Palakawong Na Ayudthaya, Susakul ; Oost, Hans van der; Oost, John van der; Vliet, Daan M. van; Plugge, Caroline M. - \ 2019
    Current Microbiology 76 (2019)4. - ISSN 0343-8651 - p. 425 - 434.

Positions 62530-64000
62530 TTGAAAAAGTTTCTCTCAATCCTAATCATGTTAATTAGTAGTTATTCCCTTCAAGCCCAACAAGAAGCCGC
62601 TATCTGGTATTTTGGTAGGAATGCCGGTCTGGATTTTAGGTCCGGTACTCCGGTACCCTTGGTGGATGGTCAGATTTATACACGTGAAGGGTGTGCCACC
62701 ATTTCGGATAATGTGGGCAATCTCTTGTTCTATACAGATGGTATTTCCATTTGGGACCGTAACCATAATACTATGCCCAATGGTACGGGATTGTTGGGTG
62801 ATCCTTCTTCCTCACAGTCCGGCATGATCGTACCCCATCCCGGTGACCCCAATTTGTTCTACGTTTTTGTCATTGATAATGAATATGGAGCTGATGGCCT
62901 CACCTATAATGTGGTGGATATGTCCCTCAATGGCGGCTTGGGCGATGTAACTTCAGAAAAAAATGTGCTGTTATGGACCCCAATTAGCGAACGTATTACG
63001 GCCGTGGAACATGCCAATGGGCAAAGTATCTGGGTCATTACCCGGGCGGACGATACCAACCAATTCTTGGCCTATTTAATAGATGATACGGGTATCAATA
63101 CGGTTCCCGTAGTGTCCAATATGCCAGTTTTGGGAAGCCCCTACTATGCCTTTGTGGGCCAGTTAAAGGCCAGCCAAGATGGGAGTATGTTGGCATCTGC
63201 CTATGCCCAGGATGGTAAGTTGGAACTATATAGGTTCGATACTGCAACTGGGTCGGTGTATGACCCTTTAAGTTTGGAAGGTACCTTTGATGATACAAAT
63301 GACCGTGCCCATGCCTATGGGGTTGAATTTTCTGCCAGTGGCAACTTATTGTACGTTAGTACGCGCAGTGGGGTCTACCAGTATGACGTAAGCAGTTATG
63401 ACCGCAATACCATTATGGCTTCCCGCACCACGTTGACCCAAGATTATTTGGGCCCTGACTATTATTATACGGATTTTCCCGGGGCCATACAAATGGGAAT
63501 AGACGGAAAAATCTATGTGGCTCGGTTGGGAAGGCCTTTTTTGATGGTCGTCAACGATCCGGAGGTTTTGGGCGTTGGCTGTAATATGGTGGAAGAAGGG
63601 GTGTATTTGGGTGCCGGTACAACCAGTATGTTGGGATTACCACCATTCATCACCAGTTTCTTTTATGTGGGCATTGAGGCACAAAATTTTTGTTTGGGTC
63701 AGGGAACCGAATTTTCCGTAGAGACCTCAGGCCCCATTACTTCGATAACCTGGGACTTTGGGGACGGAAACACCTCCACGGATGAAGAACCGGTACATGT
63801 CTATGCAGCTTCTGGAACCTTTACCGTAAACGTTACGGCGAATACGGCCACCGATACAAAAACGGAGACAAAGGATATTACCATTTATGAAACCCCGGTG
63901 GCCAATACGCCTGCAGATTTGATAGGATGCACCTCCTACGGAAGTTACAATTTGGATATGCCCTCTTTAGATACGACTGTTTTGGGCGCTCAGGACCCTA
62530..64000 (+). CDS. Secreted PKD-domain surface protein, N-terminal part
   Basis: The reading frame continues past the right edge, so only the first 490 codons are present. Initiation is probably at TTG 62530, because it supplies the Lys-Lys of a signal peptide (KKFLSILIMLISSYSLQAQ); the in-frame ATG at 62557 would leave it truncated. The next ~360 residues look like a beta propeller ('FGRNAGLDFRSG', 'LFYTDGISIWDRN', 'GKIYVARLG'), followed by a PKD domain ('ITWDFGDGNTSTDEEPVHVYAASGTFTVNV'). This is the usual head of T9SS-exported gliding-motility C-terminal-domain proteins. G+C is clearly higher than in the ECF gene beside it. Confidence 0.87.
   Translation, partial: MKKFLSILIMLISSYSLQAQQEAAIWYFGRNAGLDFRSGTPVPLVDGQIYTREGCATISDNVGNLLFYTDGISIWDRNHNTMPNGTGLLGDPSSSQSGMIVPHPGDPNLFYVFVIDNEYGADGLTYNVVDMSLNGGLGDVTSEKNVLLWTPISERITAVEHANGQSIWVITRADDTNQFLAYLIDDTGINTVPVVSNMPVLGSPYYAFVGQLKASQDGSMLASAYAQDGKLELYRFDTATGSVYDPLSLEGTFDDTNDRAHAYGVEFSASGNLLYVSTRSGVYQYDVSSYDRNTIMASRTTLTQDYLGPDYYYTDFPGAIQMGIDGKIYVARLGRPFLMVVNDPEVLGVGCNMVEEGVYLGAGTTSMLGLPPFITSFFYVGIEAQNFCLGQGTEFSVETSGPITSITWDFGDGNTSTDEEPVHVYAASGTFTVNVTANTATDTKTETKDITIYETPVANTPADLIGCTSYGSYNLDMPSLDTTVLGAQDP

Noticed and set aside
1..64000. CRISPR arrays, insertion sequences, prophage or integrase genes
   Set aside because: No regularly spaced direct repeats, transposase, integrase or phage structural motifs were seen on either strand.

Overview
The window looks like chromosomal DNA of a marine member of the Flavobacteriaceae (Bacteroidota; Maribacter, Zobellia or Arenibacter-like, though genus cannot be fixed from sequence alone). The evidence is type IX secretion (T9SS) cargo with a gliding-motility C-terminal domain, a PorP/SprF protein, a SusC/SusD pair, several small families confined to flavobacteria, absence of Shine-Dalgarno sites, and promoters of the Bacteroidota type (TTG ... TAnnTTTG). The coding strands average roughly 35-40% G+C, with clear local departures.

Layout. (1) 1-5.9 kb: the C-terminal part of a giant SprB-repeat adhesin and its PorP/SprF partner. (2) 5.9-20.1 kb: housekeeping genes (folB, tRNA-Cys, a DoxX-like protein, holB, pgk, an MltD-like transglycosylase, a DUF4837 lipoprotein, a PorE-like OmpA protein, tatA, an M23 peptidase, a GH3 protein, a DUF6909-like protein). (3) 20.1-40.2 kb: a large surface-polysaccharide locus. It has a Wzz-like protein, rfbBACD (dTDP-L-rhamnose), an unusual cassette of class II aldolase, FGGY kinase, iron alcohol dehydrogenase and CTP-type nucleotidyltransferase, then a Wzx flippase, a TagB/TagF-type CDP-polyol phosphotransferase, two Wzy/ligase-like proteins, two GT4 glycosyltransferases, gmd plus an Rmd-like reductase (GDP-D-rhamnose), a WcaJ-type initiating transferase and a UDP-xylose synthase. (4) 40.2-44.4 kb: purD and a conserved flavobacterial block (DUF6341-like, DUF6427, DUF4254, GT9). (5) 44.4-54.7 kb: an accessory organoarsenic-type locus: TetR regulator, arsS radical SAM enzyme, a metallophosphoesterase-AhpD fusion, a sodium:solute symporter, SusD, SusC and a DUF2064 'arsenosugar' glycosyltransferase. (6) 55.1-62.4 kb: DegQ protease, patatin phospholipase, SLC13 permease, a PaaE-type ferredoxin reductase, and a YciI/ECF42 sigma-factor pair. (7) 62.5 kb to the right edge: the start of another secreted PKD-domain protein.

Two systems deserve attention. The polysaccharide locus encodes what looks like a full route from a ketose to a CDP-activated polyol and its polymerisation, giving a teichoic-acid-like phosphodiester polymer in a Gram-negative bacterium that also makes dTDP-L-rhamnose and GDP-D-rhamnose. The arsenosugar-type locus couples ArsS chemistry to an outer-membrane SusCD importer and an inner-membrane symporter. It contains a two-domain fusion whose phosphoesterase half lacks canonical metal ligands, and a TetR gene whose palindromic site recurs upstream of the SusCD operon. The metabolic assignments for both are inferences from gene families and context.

The guinea pig (Cavia porcellus) or cavy is a grass-eating rodent. Its main diet consists of grass or hay, which comprises cellulose, hemicellulose, lignin and their derivatives. Here, the microbial diversity of faecal samples of two guinea pigs and microbial enrichments made with substrates, including starch waste and dried grass, were investigated along with organic acid production profiles. The microbial communities of the faecal samples were dominated by the phyla Bacteroidetes (40%) and Firmicutes (36%). Bacteroidales S24-7 (11% in Cavy 1 and 21% in Cavy 2) was the most abundant order. At genus level, many microorganisms remained unclassified. Different carbon sources were used for organic acid production in faecal enrichments. The dominant bacterial groups in the secondary enrichments with dried grass, starch waste and xylose were closely related to Prevotella and Blautia. Acetate was the predominant organic acid from all enrichments. The organic acid production profiles corresponded to a mixed acid fermentation but differed depending on the substrate. Eight phylogenetically different isolates were obtained, including a novel Streptococcus species, strain Cavy grass 6. This strain had a low abundance (1%) in one of the faecal samples but was enriched in the dried grass enrichment (3%). Cavy grass 6, a fast-growing heterolactic bacterium, ferments cellobiose to lactate, acetate, formate and ethanol. Our results show that cavy faecal samples can be applied as microbial source for organic acid production from complex organic substrates. The cavy gut contains many as-yet-uncultivated bacteria which may be appropriate targets for future studies.